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Stratigraphy and Evolution: Using Fossils to Tell "Deep Time"

Stratigraphy and Evolution: Using Fossils to Tell "Deep Time"

Developed by Hilary Clement Olson, The University of Texas at Austin Institute for Geophysics

How to cite this work: Olson, H.C. 2011. Stratigraphy and Evolution: Using Fossils to Tell “Deep Time,” TXESS Revolution, WEB REFERENCE, Date Accessed.


Geologists estimate the Earth is 4.6 billion years old. This span of time has been subdivided and the units arranged into a geologic time scale. The study of historical geology, the rocks and fossils associated with the Earth’s history, present the student with the nature of time within a geologic context.

Through this activity students will learn about the earliest concepts of telling time in rocks using fossils: relative age dating using the various flora and fauna present. This allows for the construction of a relative geologic time scale, namely, one that is not tied to absolute ages. One of the important objectives of this activity is for participants to discover the concept of ‘range’ of a fossil when fossil distribution is looked at in stratigraphic order. The activity has mutiple solutions which reflects the reality of using fossils alone to construct a geologic timeline. 

An exploration of William Smith's concept of faunal succession, Charles Lyell’s early application of relative age dating and the subsequent influence on Charles Darwin’s theory of evolution as developed on The Beagle is included. The concept of “deep time” will be explored through the fossil record of foraminifera.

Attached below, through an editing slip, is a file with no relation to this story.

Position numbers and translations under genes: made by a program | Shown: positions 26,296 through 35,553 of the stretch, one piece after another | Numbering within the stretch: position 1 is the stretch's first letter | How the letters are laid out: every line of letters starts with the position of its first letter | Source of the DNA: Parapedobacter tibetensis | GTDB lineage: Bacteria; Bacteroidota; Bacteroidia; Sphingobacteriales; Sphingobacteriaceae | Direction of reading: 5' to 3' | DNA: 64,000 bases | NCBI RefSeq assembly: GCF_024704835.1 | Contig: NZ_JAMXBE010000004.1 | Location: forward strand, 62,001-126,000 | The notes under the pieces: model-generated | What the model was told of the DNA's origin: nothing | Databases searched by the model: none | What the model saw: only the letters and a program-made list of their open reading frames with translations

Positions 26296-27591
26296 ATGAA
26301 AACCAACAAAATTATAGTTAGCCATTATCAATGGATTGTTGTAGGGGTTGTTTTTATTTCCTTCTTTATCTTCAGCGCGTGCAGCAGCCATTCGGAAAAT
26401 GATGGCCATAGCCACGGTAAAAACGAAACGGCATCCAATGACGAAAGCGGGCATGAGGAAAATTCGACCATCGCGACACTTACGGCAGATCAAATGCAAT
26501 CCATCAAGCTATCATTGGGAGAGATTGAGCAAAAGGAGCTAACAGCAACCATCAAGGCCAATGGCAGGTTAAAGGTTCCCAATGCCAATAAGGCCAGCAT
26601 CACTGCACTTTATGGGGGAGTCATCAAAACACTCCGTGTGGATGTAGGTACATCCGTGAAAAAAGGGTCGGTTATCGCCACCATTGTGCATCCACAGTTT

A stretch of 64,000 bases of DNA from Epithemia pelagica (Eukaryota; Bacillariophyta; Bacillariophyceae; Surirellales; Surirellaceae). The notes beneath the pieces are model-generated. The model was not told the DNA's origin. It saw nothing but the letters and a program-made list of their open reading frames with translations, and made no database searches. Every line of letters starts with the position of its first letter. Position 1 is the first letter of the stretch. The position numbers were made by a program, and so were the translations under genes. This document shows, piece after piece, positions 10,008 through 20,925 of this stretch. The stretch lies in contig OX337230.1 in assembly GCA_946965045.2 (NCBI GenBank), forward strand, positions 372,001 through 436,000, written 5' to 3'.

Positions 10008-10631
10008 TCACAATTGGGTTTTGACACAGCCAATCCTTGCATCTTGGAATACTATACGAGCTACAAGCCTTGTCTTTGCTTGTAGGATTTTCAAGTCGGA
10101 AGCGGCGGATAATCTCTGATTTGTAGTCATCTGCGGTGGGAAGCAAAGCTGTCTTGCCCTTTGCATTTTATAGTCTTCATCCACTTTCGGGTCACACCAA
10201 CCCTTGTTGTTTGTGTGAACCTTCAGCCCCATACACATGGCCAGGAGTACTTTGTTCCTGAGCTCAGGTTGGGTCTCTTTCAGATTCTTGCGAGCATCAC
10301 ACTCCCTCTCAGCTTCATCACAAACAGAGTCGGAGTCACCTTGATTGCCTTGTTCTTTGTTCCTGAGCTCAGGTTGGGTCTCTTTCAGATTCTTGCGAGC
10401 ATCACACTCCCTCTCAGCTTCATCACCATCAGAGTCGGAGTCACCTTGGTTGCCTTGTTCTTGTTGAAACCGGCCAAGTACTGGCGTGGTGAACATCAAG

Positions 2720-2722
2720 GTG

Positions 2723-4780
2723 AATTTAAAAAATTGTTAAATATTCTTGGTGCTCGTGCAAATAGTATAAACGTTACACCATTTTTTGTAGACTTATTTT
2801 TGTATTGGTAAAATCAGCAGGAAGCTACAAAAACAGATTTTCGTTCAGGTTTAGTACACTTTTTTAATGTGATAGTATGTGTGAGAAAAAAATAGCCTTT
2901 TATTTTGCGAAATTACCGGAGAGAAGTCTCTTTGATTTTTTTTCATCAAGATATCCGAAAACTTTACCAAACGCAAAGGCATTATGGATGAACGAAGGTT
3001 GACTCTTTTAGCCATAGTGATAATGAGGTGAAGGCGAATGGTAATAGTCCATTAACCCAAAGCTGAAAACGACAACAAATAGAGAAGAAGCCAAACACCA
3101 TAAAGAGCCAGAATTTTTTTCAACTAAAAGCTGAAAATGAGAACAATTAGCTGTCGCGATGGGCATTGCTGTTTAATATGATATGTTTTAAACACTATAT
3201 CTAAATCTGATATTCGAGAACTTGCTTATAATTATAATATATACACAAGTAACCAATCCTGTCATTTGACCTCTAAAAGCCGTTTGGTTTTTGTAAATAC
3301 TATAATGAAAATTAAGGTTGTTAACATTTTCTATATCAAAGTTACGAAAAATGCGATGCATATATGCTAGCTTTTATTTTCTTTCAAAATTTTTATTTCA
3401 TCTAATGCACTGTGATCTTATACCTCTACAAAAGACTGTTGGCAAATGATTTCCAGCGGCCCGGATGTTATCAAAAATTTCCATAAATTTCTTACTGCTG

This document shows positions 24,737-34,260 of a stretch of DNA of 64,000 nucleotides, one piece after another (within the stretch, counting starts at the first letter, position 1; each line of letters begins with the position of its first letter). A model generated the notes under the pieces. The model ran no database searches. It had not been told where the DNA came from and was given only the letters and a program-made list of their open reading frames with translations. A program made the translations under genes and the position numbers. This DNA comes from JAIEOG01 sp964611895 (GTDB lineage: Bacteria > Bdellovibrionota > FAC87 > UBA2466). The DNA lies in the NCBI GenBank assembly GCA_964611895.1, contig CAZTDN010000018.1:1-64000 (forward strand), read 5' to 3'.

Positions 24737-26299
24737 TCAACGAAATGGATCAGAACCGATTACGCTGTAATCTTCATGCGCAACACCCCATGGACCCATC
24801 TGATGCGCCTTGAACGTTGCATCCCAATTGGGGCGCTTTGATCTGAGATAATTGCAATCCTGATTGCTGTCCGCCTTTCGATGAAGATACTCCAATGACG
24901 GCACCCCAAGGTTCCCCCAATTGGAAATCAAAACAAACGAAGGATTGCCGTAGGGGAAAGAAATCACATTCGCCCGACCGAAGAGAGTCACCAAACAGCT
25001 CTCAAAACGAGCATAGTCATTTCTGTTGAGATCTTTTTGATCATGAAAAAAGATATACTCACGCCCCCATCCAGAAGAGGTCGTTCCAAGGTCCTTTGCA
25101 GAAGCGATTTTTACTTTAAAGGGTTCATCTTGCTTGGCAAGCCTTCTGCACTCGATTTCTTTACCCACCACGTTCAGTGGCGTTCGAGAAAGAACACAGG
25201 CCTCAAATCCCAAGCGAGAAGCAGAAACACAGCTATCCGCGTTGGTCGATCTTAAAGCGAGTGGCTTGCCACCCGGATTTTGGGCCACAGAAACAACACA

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Development, Research and Testing of the Activity

The activity has been shared with more than 200 teachers in Texas at a variety of workshops. It was implemented in the following teacher professional development workshops: (1) Revolution Teacher Workshops (2006), supported by the Texas Education Agency; and the TXESS Revolution Project (2007 - 2012), supported by the National Science Foundation Opportunities for Enhancing Diversity in the Geosciences under NSF Grant No. 0703687. Teachers who attended the TXESS Revolution rated the activity as shown below. 

Any opinions, findings, and conclusions or recommendations expressed in this material are those of the authors and do not necessarily reflect the views of the National Science Foundation or the Texas Water Development Board.

Activity Rating

Rating: 1=Poor; 5 = Excellent 

Interesting - 4.44; applicable to the implementation of guided inquiry in the classroom - 4.38; applicable to my use of in-class technology - 4.28    (n = 24)                                


Thanks to the many teachers and students who have evaluated and given very constructive feedback for this activity on Faunal Succession. Images for fossil foraminifera cards are after Jones, D.J., 1956, Introduction to Microfossils, Harper, 406p.